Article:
Nasi dagang is, perhaps one of the most popular Malaysian traditional food representing food for states of Terengganu.

Wednesday, 10 October 2012

traditional food

Malays in Peninsula Malaysia originally come from all over South East Asian archipelago. Intermarriages among these ethnic groups result in a rich food culture. So, each tribe has their own spread of traditional food that is typical to their respective villages.

Once Malaysia was formed, the diversity of its Malay traditional food are recognized mainly by its geographical location, according to the states. On the west coast, the northern states are well known for their hot, spicy food. This is due to heavy influence of neighboring Thailand. The central part by its rich gravy and the southern states by their thick and sour spicy sauces. The east coast states on the other hand, is more associated with sweet, but rich fare with glutinous rice.

However, the true Malay traditional food, in my opinion, should be prepared using only local ingredients. The spices and herbs are grounded manually, the meals are cooked over ancient-styled oven or stove, stirred with traditional utensils, packed or served in tropical edible leaves, eaten using the hand, following Malay etiquette and table manners.

A myriad of kuih-muih (sweet and savory cakes)originally from the Malay people. The Nyonyas
also claim some of these and they are known as "Nyonya kuih" too. Even though they may look alike, there is a subtle difference in terms of colors, taste and also the kind of ingredients used.

Some of the more well known heavy fares are: lemang (glutinous rice cooked in bamboo pole), ketupat (glutinous rice cooked in pandanus, coconut or banana leaves) and nasi dagang (3 part rice to 1 part glutinous rice steamed with ginger, onion and fenugreek).

Breakfast items included pulut inti (steamed glutinous rice with sweet coconut topping), boiled tapioca served with grated coconut, nasi lemak (rice cooked in coconut milk) and various sweet and savory dainty Malay cakes (kuih-muih).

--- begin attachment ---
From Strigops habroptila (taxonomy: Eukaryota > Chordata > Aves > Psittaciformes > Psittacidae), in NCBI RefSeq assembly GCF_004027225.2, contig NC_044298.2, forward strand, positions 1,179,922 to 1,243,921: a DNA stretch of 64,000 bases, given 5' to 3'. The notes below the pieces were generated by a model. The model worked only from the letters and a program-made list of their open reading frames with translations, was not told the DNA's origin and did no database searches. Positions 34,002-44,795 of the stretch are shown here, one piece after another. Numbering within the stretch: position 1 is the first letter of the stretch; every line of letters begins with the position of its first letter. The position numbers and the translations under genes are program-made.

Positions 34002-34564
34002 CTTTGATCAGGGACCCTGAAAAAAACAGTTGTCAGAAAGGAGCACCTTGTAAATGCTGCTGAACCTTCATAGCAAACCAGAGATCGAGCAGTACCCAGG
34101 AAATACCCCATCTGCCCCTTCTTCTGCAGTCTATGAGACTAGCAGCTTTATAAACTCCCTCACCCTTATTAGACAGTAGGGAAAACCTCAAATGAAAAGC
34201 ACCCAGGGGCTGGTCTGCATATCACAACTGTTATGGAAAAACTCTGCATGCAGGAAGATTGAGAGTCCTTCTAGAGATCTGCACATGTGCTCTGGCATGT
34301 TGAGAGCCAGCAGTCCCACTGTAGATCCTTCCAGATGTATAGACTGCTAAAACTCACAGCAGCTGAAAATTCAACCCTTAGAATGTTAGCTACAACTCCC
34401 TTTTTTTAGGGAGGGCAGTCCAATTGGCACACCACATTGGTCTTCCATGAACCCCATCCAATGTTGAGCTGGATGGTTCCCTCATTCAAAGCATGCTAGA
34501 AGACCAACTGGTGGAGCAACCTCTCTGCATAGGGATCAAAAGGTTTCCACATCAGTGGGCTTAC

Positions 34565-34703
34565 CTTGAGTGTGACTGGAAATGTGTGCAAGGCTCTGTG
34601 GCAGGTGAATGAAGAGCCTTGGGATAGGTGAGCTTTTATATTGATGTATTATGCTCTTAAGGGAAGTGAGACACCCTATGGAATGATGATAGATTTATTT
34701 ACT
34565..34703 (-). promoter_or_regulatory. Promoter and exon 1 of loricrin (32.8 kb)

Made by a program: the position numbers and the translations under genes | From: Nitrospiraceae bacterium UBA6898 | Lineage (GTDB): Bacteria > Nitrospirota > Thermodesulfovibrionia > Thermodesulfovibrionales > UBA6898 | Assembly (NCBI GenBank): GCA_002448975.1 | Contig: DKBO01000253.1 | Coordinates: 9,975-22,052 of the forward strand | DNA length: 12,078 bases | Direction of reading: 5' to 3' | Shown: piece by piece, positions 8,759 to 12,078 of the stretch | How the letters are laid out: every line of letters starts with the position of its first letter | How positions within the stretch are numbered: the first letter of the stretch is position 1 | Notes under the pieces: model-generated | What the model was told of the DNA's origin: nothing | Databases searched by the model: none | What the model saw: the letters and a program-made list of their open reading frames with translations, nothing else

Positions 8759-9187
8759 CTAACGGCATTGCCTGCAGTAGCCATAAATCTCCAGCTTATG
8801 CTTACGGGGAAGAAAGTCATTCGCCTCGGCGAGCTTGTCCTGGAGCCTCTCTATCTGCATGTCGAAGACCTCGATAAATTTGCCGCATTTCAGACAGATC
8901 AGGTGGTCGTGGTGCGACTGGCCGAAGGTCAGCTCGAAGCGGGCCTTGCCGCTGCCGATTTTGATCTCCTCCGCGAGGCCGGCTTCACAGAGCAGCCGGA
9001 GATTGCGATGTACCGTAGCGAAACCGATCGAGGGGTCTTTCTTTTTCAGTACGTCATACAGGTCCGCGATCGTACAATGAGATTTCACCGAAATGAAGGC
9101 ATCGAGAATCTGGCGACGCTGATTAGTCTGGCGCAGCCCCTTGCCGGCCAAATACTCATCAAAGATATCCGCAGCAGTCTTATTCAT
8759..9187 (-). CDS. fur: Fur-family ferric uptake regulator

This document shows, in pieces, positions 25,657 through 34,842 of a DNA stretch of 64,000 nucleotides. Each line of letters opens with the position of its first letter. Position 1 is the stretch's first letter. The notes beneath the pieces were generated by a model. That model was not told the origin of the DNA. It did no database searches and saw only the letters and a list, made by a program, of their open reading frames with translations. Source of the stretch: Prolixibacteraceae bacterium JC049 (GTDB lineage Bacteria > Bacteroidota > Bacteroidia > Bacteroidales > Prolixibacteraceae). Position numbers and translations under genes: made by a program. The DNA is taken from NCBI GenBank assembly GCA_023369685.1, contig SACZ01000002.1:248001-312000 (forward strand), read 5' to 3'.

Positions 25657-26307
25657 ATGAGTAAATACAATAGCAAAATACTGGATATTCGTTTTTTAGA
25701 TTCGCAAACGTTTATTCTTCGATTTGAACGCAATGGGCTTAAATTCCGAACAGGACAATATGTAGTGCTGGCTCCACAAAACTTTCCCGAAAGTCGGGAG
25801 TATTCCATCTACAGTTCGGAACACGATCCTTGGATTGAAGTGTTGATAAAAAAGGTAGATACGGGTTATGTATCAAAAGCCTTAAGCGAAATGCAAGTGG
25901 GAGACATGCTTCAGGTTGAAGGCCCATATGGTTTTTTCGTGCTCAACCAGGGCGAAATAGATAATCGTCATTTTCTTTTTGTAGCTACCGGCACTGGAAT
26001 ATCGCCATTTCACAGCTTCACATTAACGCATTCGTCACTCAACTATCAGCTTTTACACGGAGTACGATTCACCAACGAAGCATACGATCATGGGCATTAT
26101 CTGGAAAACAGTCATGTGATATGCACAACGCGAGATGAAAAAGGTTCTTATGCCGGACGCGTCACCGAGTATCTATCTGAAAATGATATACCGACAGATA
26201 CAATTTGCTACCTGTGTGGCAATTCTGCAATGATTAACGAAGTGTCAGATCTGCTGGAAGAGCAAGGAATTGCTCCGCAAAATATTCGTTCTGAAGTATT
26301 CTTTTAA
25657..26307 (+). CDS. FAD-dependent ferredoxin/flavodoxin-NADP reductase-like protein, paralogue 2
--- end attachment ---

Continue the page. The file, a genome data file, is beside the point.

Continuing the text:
Fish crackers (keropok -- made with sago and fish, prawns or other seafood) are popular snacks.
There are several types of keropok, the more common ones are dried before frying but keropok lekor which originates from the East Coast were boiled before frying. This type of keropok does not have long shelf life (two days at the most).
However, the good news is, unfinished keropok lekor, after boiling, can be sliced thinly and turned into the normal dried keropok by drying the slices in the hot sun

Since most of these tropical products do not last long once they mature or ripen, the ancient cooks created ways to preserve them by drying, fermenting, salting, smoking or turning them into flour and pickles.

And here we are, moaning whenever there is a power cut such that our freezer is not working! So, you see, Malay traditional food mainly use local produce that can grow easily and abundant in this land. Please bear in mind that wheat and its by-products were brought in by the western colonial powers so traditional Malay food does not have them. Therefore, leavened bread is not part of traditional food.

Instead, crepe-like delights like "lempeng" are made with bananas, molasses and garnished with coconut shaving. Tapioca are finely grated and used to make delicious sweet cakes which are baked in a tin over and under smoldering coconut husks. Ahh, what a wonderful smell emanating from those burning, smoky contraptions. I simply love Malay traditional food.

There is still so many traditional food that we did not discover in this Malaysia. Some of it i already share with you guys, and you may share with me if you have the information.

In this modern world, some of traditional Malay food are indeed dying or have already been abandoned. It is up to the Malays themselves to uphold the tradition. One of the ways is to keep on asking your grandparents about the kind of Malay traditional food they ate when they were young. Also, to observe the rituals performed in some ceremonies which are very closely related to traditional food preparation.